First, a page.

A wildlife haven and community hub

Northern Roots

A wildlife haven and community hub

As part of the Greater Manchester Environment Fund, Northern Roots is creating the UK’s largest urban farm and eco-park on 160 acres of stunning greenspace in the heart of Oldham.

The Greater Manchester Environment Fund (GMEF) has been successful with a bid to Green Recovery Challenge Fund (GRCF), which will support environmental NGOs to deliver key nature recovery projects. These projects will help to achieve key results against the Greater Manchester Local Nature Recovery Network Strategy

Northern Roots is a project being specially developed for and with local communities, creating a wide range of activities and businesses on the site. The project is designed to engage with the area’s diverse communities, school groups and youth organisations within the park’s immediate vicinity, while improving the park’s quality of greenspace and biodiversity.

In line with Greater Manchester’s Five-Year Environment Plan, the site will develop bigger and better woodlands, wetland and species rich meadows to deliver net gains for biodiversity. This includes:

  • Woodland: Managing seven compartments, totalling c.16 ha (Early safety thinning and ash dieback work will be undertaken in winter 2020-2021 and 2021/2022)
  • Wetland Habitat Creation in the form of two new ponds near the existing ponds in Bankfield Clough SBI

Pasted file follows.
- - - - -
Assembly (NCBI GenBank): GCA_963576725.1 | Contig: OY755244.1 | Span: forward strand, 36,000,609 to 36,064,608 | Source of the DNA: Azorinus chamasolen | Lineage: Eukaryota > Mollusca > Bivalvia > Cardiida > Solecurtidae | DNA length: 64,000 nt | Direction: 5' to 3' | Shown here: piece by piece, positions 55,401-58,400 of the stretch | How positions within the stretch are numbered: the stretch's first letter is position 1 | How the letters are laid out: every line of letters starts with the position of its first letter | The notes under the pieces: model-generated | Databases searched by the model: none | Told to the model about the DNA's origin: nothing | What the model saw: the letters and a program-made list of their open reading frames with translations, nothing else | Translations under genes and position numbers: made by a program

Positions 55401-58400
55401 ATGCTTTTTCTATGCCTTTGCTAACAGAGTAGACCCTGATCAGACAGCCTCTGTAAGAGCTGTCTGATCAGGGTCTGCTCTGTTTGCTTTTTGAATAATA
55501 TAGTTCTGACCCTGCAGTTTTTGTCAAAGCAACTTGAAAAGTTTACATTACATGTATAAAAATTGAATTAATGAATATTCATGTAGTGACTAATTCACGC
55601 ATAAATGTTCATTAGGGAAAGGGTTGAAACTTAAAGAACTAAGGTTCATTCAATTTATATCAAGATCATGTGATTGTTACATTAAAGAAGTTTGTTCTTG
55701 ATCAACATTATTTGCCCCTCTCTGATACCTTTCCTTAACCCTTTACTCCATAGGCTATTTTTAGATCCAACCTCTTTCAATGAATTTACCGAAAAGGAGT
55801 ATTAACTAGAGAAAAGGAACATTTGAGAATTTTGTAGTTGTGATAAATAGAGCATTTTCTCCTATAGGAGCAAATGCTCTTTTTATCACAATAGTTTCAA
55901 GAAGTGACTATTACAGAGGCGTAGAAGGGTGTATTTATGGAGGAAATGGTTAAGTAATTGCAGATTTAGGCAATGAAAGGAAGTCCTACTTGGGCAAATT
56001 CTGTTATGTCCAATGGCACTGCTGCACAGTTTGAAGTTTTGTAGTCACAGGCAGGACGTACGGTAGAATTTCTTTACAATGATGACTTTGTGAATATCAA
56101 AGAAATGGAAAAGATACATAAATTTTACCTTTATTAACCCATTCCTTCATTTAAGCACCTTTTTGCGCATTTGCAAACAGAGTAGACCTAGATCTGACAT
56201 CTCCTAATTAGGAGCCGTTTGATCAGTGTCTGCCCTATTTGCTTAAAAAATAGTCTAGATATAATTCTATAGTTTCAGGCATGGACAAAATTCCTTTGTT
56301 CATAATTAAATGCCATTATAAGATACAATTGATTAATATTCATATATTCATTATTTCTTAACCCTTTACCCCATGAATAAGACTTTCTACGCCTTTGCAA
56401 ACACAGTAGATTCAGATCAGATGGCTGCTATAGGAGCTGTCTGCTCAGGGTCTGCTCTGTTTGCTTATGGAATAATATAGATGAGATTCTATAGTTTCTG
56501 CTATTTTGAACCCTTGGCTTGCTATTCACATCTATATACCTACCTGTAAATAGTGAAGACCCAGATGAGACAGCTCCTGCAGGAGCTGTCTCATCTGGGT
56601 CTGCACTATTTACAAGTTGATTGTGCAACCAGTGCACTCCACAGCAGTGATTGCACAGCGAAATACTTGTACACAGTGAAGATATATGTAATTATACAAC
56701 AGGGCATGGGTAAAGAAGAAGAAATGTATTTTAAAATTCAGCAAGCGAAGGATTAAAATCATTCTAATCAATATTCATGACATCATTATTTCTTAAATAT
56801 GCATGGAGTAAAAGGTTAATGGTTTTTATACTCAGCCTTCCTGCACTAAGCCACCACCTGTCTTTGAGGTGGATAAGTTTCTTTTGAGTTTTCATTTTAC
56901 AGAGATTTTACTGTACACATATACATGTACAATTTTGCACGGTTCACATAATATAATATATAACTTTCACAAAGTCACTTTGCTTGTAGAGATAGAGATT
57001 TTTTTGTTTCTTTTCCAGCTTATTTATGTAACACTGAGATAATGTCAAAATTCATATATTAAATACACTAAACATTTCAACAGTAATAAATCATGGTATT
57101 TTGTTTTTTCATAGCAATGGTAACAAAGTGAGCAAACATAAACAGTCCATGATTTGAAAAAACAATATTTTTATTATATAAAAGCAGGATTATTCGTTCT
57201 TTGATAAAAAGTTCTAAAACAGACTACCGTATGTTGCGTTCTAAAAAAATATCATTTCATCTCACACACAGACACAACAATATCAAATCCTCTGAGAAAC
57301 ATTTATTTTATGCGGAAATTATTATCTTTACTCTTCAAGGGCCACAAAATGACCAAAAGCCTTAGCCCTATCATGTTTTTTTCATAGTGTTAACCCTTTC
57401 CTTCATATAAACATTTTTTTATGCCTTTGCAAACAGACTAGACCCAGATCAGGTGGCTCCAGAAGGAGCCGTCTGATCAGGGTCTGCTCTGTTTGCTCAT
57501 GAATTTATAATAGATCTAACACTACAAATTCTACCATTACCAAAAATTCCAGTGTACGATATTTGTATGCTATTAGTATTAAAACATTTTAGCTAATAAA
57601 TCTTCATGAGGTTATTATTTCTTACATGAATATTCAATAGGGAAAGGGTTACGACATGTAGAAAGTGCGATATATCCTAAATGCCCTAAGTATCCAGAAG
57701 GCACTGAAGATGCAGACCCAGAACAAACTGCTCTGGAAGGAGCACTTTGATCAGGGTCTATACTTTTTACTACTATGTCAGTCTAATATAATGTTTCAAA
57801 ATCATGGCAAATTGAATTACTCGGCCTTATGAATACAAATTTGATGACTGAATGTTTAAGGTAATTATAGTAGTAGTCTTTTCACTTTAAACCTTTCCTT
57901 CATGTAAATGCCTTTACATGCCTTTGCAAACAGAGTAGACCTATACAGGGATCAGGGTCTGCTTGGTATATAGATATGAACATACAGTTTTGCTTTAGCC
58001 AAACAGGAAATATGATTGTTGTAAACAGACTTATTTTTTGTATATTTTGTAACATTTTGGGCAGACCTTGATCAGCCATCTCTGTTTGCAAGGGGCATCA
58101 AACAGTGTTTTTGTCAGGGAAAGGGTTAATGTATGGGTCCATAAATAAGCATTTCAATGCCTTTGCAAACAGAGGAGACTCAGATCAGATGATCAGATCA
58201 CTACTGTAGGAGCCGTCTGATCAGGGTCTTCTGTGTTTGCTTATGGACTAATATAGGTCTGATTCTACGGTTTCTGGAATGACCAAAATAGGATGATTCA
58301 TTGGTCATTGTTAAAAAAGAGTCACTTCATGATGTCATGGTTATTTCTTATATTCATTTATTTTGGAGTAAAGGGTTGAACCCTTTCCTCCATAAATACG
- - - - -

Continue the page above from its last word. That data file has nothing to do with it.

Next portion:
• Grassland Habitat Creation – An area of grassland enrichment using a carbon grasslands approach of incorporating green waste compost and re-seeding with a robust wildflower mix. Estimate of 0.5ha for enrichment

This investment in wildlife will allow local people who are not typically engaged with Greater Manchester’s environment the chance to get in touch with the nature on their doorstep. The Northern Roots site lies between diverse communities, established white British residents, established south Asian immigrants and more recent eastern European migrants, all within a mile of Oldham’s commercial centre. Oldham ranks 19th worst of local authorities in the indices of deprivation, with 22% of children living in low income families. The site will create a hub for outdoor learning and exploration, as well as a space for:

  • Leisure activities such as cycling, walking, football, horse riding, pond dipping, swimming, camping, festivals and performances
  • Growing and farming initiatives – growing crops at scale, community growing hubs, forestry, animal husbandry and bee keeping
  • Nature-based education activities - conservation actions, biodiversity enhancements, tree-planting, and forest schools
  • Increased activity levels. 50% of residents surveyed in surrounding wards don’t exercise. Only 29% of Oldham’s young people are active daily for the recommended 60 minutes
  • Improved mental health. Oldham has the highest North West rate of children with a mental health concern (43.8%.) Mental health conditions in adults are also higher than national average prevalence
  • Improving access to the benefits of green infrastructure through structed volunteer programme and the resulted improved landscape
     

The Northern Roots project aims to transform the under-used landscape into a vibrant multipurpose destination, showing private and public sector organisations how to better value the natural environment to unlock growth in the green economy and reconnect people with nature.